Rosina Friedel is a skier currently based in Innsbruck, Austria. The first female to ever earn a spot as a finalist for Level 1 SuperUnknown, Rosi has been paving the way for fem skiers globally over the last few years, particularly in the realm of filming and street skiing. Rosi put out “Connected” last year with Alice Michel and Stefanie Mössler, a short featuring street and pow and highlighting the connectivity that the sport grants us. She stayed busy again this year, filming a part for my film “In Your Dreams” that is due to be released in the next few weeks.

I can’t tell you how many hours I spent editing this summer, but I can tell you that staring at a screen replaying and cutting and clicking over Rosi’s skiing deepened my appreciation for her style like nothing else. She has a gentle precision in her skiing and creates a beautiful crossroad of technicality and play. Beyond her own turns and tricks, Rosina is inspiring like-minded skiers in many different lights.

Drawing inspiration from skating, Rosi fosters community among FLINTA* individuals by means of local meetups, wax nights, film premieres, and an online platform called the Peanut Butter Club.

Rosina went beyond her usual stack of community building cards this year and brought life to an idea she came up with of having a compilation of all-girls clips, where “leftovers” and whatever amount of footage desired to be contributed was sent in and then strung together by Ludwig Hagelstein, Rosina’s partner and primary filmer.

“The idea also came from skating,” Rosi tells. “They just have so many cool ways of building and showing community.”

Pulling ideas from other action sports is not a new thing, but when it comes to the often uncharted territory of FLINTA focused spaces in skiing, both skating and snowboarding have quite a bit to use as a blueprint.

The project contains clips of 22 different women, most of which fall into the amateur category. It acts as a state of the union on women's skiing. With the increase of “all women” projects over the last couple of years, there have been many that fixate on the gender narrative. In most cases, this is a necessary and notable aspect of the film. Representation of women in ski media has a lot of catching up to do, and in turn the lady-driven theme is not likely going anywhere. However, with Bucket Clips, it felt to me like I was watching any other crew-driven, street skiing video. The intro is fast-paced, full of bangers, and evokes stoke and emotion the way a ski movie should- regardless of gender.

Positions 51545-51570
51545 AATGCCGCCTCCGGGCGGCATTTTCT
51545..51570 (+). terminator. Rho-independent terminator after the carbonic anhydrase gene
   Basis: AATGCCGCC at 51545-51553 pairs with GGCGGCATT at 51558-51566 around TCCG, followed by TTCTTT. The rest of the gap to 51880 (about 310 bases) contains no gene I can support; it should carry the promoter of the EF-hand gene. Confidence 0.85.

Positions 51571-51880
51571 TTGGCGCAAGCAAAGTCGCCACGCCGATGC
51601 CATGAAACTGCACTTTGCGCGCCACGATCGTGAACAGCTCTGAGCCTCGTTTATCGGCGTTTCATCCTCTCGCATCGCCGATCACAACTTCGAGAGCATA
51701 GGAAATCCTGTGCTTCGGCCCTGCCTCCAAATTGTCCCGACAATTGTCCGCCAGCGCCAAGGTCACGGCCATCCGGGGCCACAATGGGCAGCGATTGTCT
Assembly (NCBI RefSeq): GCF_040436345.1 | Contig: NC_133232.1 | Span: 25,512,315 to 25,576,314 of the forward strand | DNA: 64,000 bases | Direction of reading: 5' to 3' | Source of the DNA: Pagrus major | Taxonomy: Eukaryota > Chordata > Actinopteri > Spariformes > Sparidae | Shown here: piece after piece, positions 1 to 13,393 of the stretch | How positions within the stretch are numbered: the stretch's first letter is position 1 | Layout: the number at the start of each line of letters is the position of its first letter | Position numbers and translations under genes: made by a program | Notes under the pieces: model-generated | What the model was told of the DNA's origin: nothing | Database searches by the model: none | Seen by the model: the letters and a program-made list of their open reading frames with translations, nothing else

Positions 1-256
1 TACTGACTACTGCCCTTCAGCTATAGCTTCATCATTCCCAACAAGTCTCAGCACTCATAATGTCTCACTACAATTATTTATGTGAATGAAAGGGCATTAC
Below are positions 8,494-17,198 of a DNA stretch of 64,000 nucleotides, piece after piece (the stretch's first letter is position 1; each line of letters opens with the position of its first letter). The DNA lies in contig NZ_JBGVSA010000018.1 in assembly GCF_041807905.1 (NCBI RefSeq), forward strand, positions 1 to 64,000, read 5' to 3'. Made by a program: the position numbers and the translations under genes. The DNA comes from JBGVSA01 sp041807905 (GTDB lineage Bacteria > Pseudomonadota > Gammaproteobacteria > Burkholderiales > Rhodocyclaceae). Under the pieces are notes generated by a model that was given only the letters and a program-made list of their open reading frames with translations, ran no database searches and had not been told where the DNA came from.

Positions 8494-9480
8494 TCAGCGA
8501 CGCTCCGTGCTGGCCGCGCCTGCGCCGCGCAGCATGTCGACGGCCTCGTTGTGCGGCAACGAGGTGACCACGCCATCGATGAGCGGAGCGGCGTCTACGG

Lui was given the difficult task to create cohesion from a multitude of different filming and skiing styles, with little to work with in between. For those who haven’t edited much, it’s kind of like DJ’ing techno to jazz to country. It’s not easy, but if done well it is all the more impressive. He pulled it off beautifully, matching energy throughout and honoring the skiing of each person in front of the lens.

One of the elements of post-production that elevate the video is the animation. Done by Innsbruck-based artist, Celine Garlichs, the animation centers around a bird swooping down and lifting the bucket of clips, and dumping them on your screen. It's very fun, and adds even more dimension to an already engaging experience.

Following the banger filled introduction, the project opens with a segment by Russian skier Dasha Agafanova. Dasha has been crushing it this year, making her way to the states for SuperUnknown finals in April and sticking around for summer skiing. Dasha has been riding for Line Skis, and her style certainly fits the bill of creative and wonderfully weird. She puts down some wild ski slides and tech combos, somewhat reminiscent of our beloved Andy Parry. The cinematography in Dasha's part is also particularly notable, and echoes the artistic attention to detail we saw in her project, "Turmoil".

This year's SuperUnknown champ, Tereza Korabova has a stacked lineup of heavy-hitting clips, as well as Shonny Charbonneau and Alice Michel- though there isn't a single name in the list that didn't throw down.

Hailing from the midwest, Audrey Friess has a stand-out handful of shots as well. It opens with a sweet homage to J.P. Auclair's "All I Can" segment, honoring a bit of the history of urban skiing. It is well balanced with clips of Audrey, and the work put in by a crew and rider to hit a spot. The filming is also strong, and rounds out some sick skiing very well.

Bucket Clips doesn't stop at street however. American Erin Spong makes an appearance, ripping pow turns and jibbing dead wood in all mountain environments, being creative with her approach to the playground of both backcountry and resort. The original "Connected" lineup of Rosi, Steffi, and Alice can also be seen ripping freeride lines and dropping cliffs and pillows.

The project ends with a high energy mix of park clips, and above all else is a well-crafted reflection of how sick women's skiing is right now. Margaux Hackett has the last couple of shots before the credits, and I will simply never get tired of watching that girl ski.

Rosina is a gift to our community, and thankfully has plans to continue with projects in the same vein as Bucket Clips. I can't wait to continue watching the growth and progression of film skiing as more folks like Rosi keep pushing it.

*FLINTA is an acronym, standing for female, lesbian, intersex, transgender, and agender. It is used to represent anyone who is not a cisgender male.


Bucket Clips launches on Sunday 13th November at 8pm European time / 2pm EST.